• The Tennessee Board of Judicial Conduct publicly reprimanded a judge for (1) providing a “legal tip of the day” on Facebook, such as “when stealing stealth is key” or “the goal of criminal and bad behavior is to get away with it” and (2) having his law license suspended twice for failing to comply with mandatory continuing legal education requirements.  Webb (Tennessee Board of Judicial Conduct November 5, 2021).
  • The Texas State Commission on Judicial Conduct publicly warned a judge for issuing a search warrant for firearms in the possession of the husband in a divorce case without complying with the law, failing to be patient, dignified, and courteous with the husband, and manifesting bias and prejudice against the husband.  Public Warning of Bailey (Texas State Commission on Judicial Conduct October 29, 2021), on appeal.
  • The Texas State Commission on Judicial Conduct publicly reprimanded a judge for falsely stating to other court employees that his former court clerk was being investigated by the county human resources department, provoking an altercation with the former clerk’s husband, a constable, and giving inaccurate and misleading testimony in a civil removal action against the constable.  The Commission also ordered the judge to receive 4 hours of instruction with a mentor particularly on sensitivity and diversity training, human resources, and personnel management.  Public Reprimand of Egan and Order of Additional Education (Texas State Commission on Judicial Conduct October 29, 2021).
  • The Texas State Commission on Judicial Conduct publicly reprimanded a judge for holding the mother in a case affecting the parent-child relationship in contempt and jailing her without proper notice or advising her of her right to counsel.  Public Reprimand of Fletcher (Texas State Commission on Judicial Conduct October 29, 2021).
  • The Texas State Commission on Judicial Conduct publicly reprimanded a judge for (1) producing and erecting signs advertising his wife’s campaign for county commissioner, discussing her candidacy with others at campaign events and elsewhere, and maintaining a Facebook page on which materials supporting his wife’s campaign appeared; (2) producing and erecting signs advertising his services as a justice of the peace and as a private attorney; (3) disseminating business cards with the contact information for his judicial office on one side and his private practice on the other; and (4) acting as an attorney for a defendant in a case in which he had previously performed the magistration in his judicial capacity.  The Commission also ordered that he receive 2 hours of instruction with a mentor on campaign ethics, conflicts of interest, and performing magistrations.  Public Reprimand of Alvarez and Order of Additional Education (Texas State Commission on Judicial Conduct October 29, 2021).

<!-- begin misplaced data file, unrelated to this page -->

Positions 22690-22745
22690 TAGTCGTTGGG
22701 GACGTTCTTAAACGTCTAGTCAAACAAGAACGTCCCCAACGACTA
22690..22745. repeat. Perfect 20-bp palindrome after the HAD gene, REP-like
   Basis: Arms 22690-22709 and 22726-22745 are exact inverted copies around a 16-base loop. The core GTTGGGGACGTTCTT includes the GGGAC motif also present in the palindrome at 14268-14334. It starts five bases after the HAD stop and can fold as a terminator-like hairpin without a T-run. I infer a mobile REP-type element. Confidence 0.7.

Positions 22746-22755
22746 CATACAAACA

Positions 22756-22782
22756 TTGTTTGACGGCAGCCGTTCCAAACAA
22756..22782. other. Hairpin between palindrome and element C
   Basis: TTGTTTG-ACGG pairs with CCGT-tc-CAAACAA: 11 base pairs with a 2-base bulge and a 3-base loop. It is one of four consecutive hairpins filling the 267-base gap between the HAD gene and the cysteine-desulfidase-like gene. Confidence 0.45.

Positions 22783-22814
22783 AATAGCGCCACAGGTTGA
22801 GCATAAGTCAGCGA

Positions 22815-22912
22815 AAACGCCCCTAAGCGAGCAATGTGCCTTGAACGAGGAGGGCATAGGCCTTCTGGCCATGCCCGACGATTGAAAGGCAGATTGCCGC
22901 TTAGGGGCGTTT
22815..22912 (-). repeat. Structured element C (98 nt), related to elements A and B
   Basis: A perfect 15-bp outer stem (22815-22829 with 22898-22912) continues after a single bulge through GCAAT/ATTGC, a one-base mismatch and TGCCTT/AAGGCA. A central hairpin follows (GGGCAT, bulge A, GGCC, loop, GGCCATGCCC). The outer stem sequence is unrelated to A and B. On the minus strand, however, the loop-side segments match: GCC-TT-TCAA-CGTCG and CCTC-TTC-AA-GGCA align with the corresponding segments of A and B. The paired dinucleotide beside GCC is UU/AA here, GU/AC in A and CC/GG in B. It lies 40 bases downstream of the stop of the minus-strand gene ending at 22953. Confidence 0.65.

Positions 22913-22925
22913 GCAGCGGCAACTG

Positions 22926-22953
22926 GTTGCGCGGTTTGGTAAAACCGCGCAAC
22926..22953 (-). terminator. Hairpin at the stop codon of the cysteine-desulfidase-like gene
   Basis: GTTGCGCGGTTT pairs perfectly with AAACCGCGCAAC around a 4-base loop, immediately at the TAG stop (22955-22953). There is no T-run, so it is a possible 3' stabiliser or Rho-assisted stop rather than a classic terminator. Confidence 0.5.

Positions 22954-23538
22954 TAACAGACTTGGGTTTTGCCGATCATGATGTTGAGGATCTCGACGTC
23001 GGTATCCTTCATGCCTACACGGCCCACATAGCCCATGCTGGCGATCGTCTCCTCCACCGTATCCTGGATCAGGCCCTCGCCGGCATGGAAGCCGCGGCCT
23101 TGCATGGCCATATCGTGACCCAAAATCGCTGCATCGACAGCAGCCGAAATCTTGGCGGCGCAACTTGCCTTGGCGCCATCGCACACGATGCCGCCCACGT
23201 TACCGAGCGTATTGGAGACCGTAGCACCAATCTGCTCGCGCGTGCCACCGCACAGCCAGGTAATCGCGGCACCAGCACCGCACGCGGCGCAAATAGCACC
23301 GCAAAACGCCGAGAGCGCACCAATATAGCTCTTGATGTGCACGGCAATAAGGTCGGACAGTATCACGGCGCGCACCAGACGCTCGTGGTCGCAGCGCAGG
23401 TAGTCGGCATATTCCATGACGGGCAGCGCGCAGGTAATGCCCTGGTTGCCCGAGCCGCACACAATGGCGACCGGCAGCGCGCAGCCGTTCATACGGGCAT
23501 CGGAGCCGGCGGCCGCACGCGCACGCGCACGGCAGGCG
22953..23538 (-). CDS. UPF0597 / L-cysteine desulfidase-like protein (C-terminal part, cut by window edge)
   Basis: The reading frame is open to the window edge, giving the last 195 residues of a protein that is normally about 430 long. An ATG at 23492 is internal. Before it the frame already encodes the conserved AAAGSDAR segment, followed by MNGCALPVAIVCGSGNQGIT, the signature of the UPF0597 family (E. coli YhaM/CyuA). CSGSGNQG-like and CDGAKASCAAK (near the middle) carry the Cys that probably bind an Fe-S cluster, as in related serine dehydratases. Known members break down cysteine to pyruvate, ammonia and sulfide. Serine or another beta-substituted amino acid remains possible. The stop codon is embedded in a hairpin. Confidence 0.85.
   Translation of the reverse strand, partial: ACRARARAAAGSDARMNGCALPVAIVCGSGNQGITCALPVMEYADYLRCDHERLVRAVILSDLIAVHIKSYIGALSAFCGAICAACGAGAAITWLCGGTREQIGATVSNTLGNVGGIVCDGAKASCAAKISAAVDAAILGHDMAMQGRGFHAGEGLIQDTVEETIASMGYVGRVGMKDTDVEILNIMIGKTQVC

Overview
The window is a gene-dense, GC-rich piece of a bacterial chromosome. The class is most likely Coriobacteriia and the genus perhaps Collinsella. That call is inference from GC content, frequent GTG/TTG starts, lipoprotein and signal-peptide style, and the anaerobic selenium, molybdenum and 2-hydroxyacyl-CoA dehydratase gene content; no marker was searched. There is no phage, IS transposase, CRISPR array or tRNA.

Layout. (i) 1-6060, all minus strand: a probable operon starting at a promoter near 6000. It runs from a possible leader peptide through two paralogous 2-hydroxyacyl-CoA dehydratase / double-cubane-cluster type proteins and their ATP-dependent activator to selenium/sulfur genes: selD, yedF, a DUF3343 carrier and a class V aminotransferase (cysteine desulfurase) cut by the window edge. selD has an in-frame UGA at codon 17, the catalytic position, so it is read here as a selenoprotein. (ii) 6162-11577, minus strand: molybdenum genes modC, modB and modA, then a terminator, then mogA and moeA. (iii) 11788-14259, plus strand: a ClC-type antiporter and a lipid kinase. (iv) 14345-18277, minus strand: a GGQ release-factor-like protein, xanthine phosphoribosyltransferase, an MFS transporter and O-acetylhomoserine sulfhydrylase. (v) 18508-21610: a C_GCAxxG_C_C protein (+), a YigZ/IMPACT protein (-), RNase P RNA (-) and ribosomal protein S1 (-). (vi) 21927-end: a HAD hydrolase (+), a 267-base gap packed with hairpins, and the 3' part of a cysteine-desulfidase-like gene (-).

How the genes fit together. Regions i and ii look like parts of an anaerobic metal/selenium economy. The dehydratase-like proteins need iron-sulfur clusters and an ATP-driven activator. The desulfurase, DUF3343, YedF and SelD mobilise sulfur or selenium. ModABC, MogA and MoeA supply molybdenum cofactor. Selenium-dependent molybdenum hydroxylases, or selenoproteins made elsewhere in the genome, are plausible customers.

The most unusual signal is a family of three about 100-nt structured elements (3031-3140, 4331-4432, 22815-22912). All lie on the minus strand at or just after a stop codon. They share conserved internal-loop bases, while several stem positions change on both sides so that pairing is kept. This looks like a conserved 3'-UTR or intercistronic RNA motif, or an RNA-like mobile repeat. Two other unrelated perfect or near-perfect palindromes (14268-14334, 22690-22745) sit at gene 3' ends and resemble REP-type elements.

• The Texas State Commission on Judicial Conduct publicly reprimanded a judge for (1) posting on Facebook concerning a death inquest she had conducted and commenting to the media about the inquest; (2) in her divorce proceedings, providing false testimony under oath about her possession and knowledge of firearms awarded to her ex-husband, for which she was held in contempt and served 15 days in confinement; and (3) striking an unattended vehicle.  Public Reprimand of Thomson (Texas State Commission on Judicial Conduct October 29, 2021).
  • The Texas State Commission on Judicial Conduct publicly admonished a former judge for failing to complete any of his 16 hours of judicial education for 2018-2019 and any of his 16 hours of judicial education for 2019-2020.  Public Admonition of Valdez (Texas State Commission on Judicial Conduct October 29, 2021).
  • Based on a stipulation and agreement, the Washington State Commission on Judicial Conduct publicly admonished a judge for making comments critical of the city’s decision to file and try a case that he thought could only be heard by the 2 court employees in the courtroom but that were being broadcast through the court’s YouTube channel.  In re Antush, Stipulation, agreement, and order (Washington State Commission on Judicial Conduct November 19, 2021).
  • The West Virginia Judicial Investigation Commission publicly admonished a magistrate for failing to provide a sign language interpreter for a litigant despite the litigant’s request.  In the Matter of D’Angelo, Public admonishment (West Virginia Judicial Investigation Commission October 28, 2021).
  • The West Virginia Supreme Court of Appeals publicly censured a judge and fined her $1,000 for searching a self-represented ex-husband’s home for marital property and threatening him with contempt when he protested.  In the Matter of Goldston (West Virginia Supreme Court of Appeals November 18, 2021).